Dr Soumyadip Chattopadhyay and Dr Arjun Kumar

In the contemporary world, cities have become a representation of prosperity and useful life, attractive and desirable. This picture is juxtaposed with the inefficient and overcrowded sanitation services, housing services, and abject poverty. In the past few years, Indian cities have undergone urban restructuring to par with their first-world counterparts. However, the reality is not as glittery and shiny. Myriad problems of weak governance, poor planning, and fragile financial health have plagued Indian cities. Pictorial representation of cities excludes poverty, which gives rise to slums, temporary dwellings characterized by extreme congestion.

However, tracing urban policies’ evolution on slum management provides some exciting insights into the relationship between urbanity and politics. In a webinar organized by the Center for Habitat, Urban and Regional Studies at Impact and Policy Research Institute, New Delhi and IndraStra Global, New York, Dr. Nipesh P Narayana has discussed this relationship extensively.

Nipesh P Narayan _ #CityConversations with Dr Soumyadip Chattopadhyay
Has Urban been Depoliticised?

He opined electoral politics have deliberately excluded a city from its agendas. Urban planning and development is a state issue since land falls under the state list as listed under the Constitution’s seventh schedule. However, national authorities have always formulated urban plans because the central government has been mobilizing the funds.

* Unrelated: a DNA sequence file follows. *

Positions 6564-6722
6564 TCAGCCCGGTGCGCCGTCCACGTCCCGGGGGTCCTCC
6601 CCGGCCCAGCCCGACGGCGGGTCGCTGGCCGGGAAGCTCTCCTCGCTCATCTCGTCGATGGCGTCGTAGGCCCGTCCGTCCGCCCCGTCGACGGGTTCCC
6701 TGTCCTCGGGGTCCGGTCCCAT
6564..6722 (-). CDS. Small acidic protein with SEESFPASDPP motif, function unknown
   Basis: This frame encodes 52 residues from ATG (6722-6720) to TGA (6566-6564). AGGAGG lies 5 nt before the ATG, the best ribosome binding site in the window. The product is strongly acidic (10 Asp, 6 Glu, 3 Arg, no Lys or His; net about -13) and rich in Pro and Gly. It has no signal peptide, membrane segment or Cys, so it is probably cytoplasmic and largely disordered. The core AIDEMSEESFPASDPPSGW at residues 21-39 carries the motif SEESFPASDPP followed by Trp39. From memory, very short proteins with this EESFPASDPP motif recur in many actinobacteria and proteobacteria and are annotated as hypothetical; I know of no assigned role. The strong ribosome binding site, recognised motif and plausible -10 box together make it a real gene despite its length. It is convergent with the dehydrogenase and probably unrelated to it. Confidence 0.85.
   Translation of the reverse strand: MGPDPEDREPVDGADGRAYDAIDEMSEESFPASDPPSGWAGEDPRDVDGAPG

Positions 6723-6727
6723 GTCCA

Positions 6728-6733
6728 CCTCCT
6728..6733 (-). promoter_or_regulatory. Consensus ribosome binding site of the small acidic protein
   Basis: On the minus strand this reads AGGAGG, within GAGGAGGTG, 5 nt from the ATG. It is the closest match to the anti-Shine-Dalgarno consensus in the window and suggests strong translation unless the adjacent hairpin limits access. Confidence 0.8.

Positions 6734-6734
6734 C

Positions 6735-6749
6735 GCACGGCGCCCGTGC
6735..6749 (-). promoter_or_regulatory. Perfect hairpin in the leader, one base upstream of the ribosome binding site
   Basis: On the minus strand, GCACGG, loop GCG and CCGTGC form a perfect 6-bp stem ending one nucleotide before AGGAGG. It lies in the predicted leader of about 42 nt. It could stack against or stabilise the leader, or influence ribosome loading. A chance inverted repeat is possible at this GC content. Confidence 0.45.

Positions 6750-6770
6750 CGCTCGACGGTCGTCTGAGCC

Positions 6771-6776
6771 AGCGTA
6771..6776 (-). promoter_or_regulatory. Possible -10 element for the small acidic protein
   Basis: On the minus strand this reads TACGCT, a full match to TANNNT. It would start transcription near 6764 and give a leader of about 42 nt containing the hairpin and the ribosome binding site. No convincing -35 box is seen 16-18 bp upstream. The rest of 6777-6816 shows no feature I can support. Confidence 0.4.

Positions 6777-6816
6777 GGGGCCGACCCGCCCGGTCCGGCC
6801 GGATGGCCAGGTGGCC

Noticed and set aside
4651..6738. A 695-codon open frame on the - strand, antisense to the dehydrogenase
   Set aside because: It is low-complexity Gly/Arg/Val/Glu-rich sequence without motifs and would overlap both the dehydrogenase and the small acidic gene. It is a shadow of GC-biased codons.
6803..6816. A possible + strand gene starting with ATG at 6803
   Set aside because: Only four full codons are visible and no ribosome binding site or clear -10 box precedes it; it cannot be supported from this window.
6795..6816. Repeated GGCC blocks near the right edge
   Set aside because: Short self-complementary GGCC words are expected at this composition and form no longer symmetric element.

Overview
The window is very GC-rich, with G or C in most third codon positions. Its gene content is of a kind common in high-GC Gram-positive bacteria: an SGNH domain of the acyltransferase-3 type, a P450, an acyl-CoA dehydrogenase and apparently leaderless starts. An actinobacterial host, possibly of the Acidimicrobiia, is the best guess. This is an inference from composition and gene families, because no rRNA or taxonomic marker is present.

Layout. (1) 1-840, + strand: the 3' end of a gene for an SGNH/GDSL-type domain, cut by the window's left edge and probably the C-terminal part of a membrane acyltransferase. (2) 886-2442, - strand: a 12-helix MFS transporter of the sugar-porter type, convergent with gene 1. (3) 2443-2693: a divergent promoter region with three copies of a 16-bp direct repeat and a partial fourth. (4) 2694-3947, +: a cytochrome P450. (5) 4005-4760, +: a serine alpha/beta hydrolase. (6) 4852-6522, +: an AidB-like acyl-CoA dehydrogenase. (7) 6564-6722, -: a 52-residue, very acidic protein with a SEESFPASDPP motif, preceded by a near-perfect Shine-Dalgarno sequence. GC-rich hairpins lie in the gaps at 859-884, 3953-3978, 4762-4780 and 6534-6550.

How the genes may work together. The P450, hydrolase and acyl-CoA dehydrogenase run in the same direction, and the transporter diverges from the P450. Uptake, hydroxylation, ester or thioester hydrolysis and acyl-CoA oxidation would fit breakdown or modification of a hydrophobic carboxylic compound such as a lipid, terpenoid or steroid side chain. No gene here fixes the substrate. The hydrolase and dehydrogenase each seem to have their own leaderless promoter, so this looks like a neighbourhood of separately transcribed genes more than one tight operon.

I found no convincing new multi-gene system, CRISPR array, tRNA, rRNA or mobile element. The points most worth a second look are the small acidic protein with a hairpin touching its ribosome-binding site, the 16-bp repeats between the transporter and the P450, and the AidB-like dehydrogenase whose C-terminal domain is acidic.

These development authorities actualise the policies and, and local municipal bodies are left out. The reason being municipal elections does not consider urban issues in their agendas. He also traced the evolution in the definition of slum over the years. In 1957, defining slum was absurd, while in 2014, different categorizations of slums led to statistical discrepancies in the NSSO and Census data.

After scrutinizing the question hour proceedings of both the houses of parliament from 1953 to 2014, Dr. Narayana analyzed that from 1953 to 1971, the slum was a public health issue. The state believed in identifying and demolishing slums, which was a epidemic approach. Slums were undefined and discussed for the first time in parliament in the 1960s.

In 1969, the parliament passed the Slum Area Improvement and Clearance Act, which enabled the state to demarcate slums and improve them. The parliament discussions around slums only rested on anecdotal evidence since what constituted a slum was still under contestation. This phase was essentially a time when there was minimal evidence on life in slums and minimal interest in improving it. The state majorly focused on providing housing and demolishing slums.

The second phase, 1971 to 1994, rested on the idea of providing amenities and housing. By the 1970s, the state realized the impossibility of destroying all the houses; thus, they stick to provide basic amenities. The national commission on urbanization was setup considering cities as engines of growth in the second phase. Many interventions came into play.

The perception and approach towards slums changed from demolition to amenities. However, the demolitions continued across the country, perhaps at a lower degree and simultaneously providing housing with civic amenities to make life habitable. Shelter policies were discussed in the parliament, supplemented with economic intervention. The questions in the parliament were not just anecdotal but now involved numbers. There was an attempt to measure the number of people without access to water and sanitation facilities. This period was an improvement over the previous one in terms of progressive policies towards slums.